As part of the NUG’s plan for interim education, NwayOo (Spring) Federal High School was founded in 2021 to offer online night classes designed to help working out-of-school youths and those who have joined the People’s Defence Force – the armed wing of the NUG.

The school has over 70 teachers who took part in the CDM and were subsequently sacked or suspended by the regime.

When it was first founded, the school reached an enrolment of over 300 students who planned to sit alternative matriculation exams held by the NUG. Later, more classes were offered for CDM students from kindergarten to Grade 11. The classes last three hours a night for secondary and intermediate level students and two hours for elementary students.

Older students can use this interim education to sit the matriculation exam conducted by an assessment body under the ministry. Since NwayOo Federal High School opened, matriculation exams have been held three times – 300 students in the first batch, over 150 in the second batch, and nearly 100 students in the third batch this March.

“[There has been] a noticeable decline. It was obvious that many students have lost their right to education. The NUG has opened online federal schools but not all the missing students turned up due to various difficulties,” said school principal NwayOo Htet.

“Many students have discontinued schooling since the coup. It has adversely affected their learning. It was sad to see out-of-school youths have entered the workforce,” said NwayOo Htet.

Students deal with poor internet, phone bills, and prolonged blackouts. Difficulties include not having access to digital devices, such as smartphones, and security issues. Some who have smartphones only have older versions, making online learning difficult.

These alternative schools depend on donors, so they can offer free education. But this does not include devices to study online.

Weak connections disrupt learning and make students depressed, NwayOo Htet said. “Well-off families have sent their children to study abroad while children from ordinary families have tried to adapt to these challenges.”

Arrests and threats

Lack of security is another factor affecting high school completion and university preparation.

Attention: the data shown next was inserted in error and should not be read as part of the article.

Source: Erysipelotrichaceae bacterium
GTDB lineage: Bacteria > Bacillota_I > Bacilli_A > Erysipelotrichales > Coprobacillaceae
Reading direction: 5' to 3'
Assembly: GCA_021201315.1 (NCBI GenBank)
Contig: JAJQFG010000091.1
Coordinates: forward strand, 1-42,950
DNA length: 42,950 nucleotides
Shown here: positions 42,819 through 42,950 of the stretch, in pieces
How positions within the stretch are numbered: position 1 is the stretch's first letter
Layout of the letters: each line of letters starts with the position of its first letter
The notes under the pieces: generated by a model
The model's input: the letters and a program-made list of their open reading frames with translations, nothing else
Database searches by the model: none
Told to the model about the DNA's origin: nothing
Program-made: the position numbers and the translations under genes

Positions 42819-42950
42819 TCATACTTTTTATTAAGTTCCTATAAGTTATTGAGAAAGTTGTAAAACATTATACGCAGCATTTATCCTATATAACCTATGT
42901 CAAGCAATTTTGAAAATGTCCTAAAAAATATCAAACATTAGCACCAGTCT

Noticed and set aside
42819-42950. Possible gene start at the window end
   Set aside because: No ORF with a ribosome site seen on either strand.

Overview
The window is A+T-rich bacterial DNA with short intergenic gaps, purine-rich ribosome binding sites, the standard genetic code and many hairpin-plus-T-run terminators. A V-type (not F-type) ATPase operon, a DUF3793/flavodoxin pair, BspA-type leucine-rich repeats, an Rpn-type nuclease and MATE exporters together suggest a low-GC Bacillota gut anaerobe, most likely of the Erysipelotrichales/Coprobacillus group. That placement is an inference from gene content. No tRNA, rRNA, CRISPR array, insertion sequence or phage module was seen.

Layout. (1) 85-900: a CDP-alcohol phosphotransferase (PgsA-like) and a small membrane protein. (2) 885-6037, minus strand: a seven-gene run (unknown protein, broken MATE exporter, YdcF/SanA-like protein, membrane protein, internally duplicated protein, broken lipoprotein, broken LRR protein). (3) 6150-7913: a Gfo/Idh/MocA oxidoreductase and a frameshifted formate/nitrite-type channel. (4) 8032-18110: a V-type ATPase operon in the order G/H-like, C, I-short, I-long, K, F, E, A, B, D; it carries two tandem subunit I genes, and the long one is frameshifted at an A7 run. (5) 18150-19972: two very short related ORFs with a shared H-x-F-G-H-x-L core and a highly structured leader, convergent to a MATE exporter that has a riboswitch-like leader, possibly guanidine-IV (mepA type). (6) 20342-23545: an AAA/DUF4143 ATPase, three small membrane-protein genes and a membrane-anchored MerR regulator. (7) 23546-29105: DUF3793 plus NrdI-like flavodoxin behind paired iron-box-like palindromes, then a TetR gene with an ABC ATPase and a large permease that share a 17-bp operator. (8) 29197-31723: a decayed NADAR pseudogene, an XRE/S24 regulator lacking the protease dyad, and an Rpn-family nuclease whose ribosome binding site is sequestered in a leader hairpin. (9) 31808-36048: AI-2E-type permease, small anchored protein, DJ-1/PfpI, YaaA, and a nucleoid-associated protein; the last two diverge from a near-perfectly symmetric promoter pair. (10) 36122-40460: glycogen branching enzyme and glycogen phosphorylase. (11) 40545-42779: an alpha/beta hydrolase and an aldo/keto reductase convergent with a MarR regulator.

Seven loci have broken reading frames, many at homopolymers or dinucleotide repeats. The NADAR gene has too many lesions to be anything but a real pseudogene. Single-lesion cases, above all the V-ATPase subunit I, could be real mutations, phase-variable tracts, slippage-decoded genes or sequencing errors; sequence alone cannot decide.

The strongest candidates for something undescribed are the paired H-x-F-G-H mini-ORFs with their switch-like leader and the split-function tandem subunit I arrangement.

The military has threatened teachers and students who reject the regime’s education system as part of the CDM boycotts. At least 30 teachers were arrested last year, thought to be affiliated with the Kaung For You online school which had 30,000 students enrolled and was recognised by the NUG education authorities.

The arrests followed a leak of data about the students in the school, and triggered parents’ anxieties about enrolling their children in alternative education.

On 22 March, 15 teachers from Mandalay who were working online with NUG were also arrested.

NwayOo Htet said arbitrary arrests, demands for huge ransoms, lengthy prison terms and death sentences facing teachers have instilled fear in CDM teachers and parents.

“The military junta has pressured parents to send their children back to school. There are parents who have cooperated with the military junta out of fear of learning losses in children. Those parents who resisted faced threats and insecurity,” he explained.

“My son’s teacher called him to go back to school. But he stood firm in his decision to return only if the NUG gain[ed] power in the country,” MonMon Thant, a mother of Grade 6 student Kaung Kyaw Htun told University World News. Kaung Kyaw Htun was 13 years old when the military seized power on 1 February 2021. He joined CDM and ceased schooling. He is now 15.

“I could not afford to enrol him in other private schools because school fees are expensive. The news about arrests of teachers linked with federal schools also increased my concerns,” MonMon Thant said.

Her son was idle for almost two years until she was able to find an affordable computer and English language class four months ago.

Data security

Following the arrests and torture of teachers, alternative schools have increased their data security.

NwayOo Htet does not ask for detailed contacts of students and CDM teachers for security reasons. During class, they turn their cameras off.

“Parents have shown deep concern over engaging their children in online federal education. We take great care over keeping data safe and do not ask for detailed contacts,” NwayOo Htet said.

Ko Lin said the junta targets any education programme deemed to compete with the military-run education system. Teachers who work online and on the ground with alternative educational groups, including Spring University, can be arrested at any time and tortured by the military council.

“Over the past years, we have gone through cases of arbitrary arrests facing students, parents and teachers who are linked with interim educational programmes. It is important not to leak data. At Spring University, we have set strict security protocols to prevent data leaks,” he said.